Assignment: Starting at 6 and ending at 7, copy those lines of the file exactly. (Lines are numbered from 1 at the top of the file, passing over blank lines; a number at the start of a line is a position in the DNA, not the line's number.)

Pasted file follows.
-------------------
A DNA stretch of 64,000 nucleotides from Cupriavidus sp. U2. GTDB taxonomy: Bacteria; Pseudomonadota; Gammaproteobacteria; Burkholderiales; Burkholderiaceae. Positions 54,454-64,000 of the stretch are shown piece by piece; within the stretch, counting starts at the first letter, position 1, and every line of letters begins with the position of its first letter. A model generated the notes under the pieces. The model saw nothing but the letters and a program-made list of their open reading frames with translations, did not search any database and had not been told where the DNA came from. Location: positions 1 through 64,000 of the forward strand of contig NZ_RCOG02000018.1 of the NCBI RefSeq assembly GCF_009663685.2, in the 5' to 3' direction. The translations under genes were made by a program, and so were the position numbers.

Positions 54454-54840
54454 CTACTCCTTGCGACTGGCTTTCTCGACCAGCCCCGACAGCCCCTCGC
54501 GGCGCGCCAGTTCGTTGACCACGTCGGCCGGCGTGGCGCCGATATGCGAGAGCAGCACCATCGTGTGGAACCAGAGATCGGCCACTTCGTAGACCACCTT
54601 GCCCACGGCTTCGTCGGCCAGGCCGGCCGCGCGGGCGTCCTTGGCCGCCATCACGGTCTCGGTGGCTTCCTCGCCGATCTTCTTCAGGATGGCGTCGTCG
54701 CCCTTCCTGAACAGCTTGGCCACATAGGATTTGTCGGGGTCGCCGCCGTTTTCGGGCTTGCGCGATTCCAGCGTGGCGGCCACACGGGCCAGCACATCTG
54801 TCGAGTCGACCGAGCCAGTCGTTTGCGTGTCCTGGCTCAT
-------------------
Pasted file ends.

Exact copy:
54701 CCCTTCCTGAACAGCTTGGCCACATAGGATTTGTCGGGGTCGCCGCCGTTTTCGGGCTTGCGCGATTCCAGCGTGGCGGCCACACGGGCCAGCACATCTG
54801 TCGAGTCGACCGAGCCAGTCGTTTGCGTGTCCTGGCTCAT